Most people believe cost of a pint ‘unaffordable’ – what do you think?

CAMRA is concerned that the price of a pint is putting off some Picture: WAVEBREAK MEDIA

CAMRA is concerned that the price of a pint is putting off some Picture: WAVEBREAK MEDIA - Credit: Getty Images/Wavebreak Media

The price of a pint is becoming unaffordable as pubs are weighed down by tax burdens, a lobby group has warned.

Pubs face a heavy burden of taxes, according to CAMRA Picture: CLARA MOLDEN/PA WIRE

Pubs face a heavy burden of taxes, according to CAMRA Picture: CLARA MOLDEN/PA WIRE - Credit: PA

A survey of more than 2,000 adults by the Campaign for Real Ale (Camra) found that only one in four felt pub beer prices were about right.

Camra pointed out that a third of the cost of a pint is made up of taxes including beer duty, business rates and VAT, and warned rising prices could drive consumers out of pubs, putting the businesses at risk.

Chairman Jackie Parker said: “It’s no surprise that most people are finding pub pints unaffordable, given the tax burden they’re facing. Beer drinkers will naturally look to more cost-effective ways to enjoy a drink, such as buying from off-licences and supermarkets for home consumption.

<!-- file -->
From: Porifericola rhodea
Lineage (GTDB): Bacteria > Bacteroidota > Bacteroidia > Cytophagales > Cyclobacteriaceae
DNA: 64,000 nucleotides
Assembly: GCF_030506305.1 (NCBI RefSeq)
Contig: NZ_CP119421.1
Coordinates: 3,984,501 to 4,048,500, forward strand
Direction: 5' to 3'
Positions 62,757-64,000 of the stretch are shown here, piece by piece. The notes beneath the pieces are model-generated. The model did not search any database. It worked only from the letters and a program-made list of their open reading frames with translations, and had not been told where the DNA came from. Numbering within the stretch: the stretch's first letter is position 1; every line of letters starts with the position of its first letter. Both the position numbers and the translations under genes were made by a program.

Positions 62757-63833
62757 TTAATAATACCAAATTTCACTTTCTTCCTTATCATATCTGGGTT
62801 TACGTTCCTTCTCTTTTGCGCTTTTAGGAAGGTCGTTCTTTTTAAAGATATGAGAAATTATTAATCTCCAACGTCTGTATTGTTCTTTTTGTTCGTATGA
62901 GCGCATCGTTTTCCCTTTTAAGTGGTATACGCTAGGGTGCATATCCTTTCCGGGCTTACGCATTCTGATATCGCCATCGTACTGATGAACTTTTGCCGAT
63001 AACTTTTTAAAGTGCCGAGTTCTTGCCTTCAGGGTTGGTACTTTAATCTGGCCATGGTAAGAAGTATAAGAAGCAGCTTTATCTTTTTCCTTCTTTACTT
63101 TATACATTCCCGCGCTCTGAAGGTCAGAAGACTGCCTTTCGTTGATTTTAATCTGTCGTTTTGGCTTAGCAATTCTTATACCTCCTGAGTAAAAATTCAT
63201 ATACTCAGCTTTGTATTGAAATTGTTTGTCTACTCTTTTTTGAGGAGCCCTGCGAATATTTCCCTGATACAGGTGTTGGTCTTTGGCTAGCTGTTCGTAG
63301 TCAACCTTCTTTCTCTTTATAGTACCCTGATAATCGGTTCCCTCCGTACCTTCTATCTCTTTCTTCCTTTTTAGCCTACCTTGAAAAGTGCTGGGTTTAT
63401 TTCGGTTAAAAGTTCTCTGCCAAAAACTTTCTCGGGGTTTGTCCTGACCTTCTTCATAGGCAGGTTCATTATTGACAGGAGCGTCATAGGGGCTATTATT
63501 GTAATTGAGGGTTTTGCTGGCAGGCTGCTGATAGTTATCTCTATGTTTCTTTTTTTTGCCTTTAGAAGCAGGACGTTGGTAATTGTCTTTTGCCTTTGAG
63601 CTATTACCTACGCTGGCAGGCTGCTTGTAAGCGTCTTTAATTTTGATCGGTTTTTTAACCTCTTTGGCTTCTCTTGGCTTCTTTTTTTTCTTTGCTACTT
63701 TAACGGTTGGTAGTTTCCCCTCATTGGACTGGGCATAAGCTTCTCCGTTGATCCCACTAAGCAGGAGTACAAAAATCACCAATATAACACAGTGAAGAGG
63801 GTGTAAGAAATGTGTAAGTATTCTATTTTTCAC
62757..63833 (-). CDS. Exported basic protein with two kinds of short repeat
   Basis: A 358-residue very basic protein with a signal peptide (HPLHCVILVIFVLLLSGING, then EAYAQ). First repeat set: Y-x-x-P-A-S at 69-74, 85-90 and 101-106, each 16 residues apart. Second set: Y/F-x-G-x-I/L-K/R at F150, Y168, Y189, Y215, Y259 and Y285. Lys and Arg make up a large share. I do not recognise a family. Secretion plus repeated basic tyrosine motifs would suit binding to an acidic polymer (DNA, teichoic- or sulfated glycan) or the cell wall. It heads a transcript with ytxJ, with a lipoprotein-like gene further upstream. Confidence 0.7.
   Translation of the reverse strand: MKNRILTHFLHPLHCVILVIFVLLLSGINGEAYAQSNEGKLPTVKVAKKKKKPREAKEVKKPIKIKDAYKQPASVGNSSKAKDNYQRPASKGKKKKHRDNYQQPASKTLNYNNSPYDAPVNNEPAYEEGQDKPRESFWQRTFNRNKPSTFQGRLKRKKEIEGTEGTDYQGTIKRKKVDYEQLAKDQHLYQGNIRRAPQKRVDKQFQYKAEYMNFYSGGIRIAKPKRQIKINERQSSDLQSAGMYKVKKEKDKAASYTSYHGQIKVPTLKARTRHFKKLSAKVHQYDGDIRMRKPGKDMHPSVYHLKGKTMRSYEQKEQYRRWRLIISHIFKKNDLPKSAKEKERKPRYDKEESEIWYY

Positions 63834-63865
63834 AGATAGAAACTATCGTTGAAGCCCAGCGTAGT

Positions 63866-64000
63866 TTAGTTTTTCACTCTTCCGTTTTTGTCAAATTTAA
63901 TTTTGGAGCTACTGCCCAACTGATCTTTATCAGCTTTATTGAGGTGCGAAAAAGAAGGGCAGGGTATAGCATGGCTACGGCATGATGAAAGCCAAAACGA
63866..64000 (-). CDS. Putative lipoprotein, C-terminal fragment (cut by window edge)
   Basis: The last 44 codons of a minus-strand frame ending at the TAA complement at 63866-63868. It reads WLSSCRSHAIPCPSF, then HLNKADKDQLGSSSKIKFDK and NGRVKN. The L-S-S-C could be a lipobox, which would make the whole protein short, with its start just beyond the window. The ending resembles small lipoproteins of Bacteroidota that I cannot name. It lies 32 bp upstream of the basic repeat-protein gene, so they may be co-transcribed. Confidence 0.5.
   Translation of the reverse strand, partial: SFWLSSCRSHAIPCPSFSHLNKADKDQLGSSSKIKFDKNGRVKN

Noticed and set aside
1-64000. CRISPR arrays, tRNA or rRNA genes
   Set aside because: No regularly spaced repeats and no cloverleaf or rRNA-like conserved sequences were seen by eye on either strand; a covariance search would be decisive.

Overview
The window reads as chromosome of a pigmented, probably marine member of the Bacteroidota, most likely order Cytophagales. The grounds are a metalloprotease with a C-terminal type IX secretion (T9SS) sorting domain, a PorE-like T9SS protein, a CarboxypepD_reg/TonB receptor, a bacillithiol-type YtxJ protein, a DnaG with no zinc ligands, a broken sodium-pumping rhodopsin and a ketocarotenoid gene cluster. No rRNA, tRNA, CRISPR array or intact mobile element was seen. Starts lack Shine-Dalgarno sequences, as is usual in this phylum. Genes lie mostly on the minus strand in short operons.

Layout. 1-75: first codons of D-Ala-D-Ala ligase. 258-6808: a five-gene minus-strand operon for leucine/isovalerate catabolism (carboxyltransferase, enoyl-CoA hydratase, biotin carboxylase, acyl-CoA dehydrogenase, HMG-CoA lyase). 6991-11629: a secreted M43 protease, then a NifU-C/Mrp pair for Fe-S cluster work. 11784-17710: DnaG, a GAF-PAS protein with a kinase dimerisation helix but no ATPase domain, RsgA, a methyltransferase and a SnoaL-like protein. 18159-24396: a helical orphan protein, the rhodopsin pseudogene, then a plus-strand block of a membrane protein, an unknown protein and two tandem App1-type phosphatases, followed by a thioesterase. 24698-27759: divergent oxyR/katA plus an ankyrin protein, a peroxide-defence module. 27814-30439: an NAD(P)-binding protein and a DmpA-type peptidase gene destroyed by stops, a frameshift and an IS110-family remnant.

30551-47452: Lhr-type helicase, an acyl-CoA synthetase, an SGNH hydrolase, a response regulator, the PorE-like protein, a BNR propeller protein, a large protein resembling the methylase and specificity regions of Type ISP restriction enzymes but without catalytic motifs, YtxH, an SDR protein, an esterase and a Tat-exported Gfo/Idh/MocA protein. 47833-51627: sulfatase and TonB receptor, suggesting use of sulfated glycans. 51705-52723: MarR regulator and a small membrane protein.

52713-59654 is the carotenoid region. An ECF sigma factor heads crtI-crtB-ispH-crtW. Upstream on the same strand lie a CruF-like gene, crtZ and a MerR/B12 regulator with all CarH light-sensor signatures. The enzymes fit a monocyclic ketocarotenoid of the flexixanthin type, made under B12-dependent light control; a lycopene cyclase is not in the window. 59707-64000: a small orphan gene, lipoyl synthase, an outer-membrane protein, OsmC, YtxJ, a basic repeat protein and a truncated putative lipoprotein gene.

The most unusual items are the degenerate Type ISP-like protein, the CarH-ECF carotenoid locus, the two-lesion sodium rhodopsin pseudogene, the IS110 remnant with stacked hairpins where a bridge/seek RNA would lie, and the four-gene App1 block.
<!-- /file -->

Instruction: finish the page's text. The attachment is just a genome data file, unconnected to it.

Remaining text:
“The result is incredibly detrimental to our local communities and to our own personal connectivity. Having a good local makes people happier, better-connected and more trusting.”


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But Andy Wood, chief executive of Southwold pub owner and brewer Adnams, said: “Great pubs run by great people in great locations will continue to thrive.”

Pricing was an important factor, but the key was getting the offer right and ensuring a good customer experience. “Customers are not daft, they understand that the costs of running a pub means that more has to be charged for beer,” he said. “Pubs are critically important to communities and part of our social fabric but if customers leave dissatisfied it will be a long time before the return, whatever the price being charged for beer.”

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Suffolk pub landlord Darren Hayward, of the Black Horse at Thorndon, near Eye, admitted business rates were burdensome for pubs and other small businesses, even with rates relief, but felt that people drank for different reasons, and those who wanted a social beer and a chat would still be drawn to a good pub.

“I think the worst tax of all is business rates, without a doubt. You pay a lot of money but you don’t see a lot for it,” he said, but added: “It’s a changing marketplace and you have got to adapt and change with it.”

A Treasury spokesman said 90% of pubs can benefit from the business rates relief, saving up to £1,000 a year, and changes in alcohol duty had saved them around £3bn since 2013.

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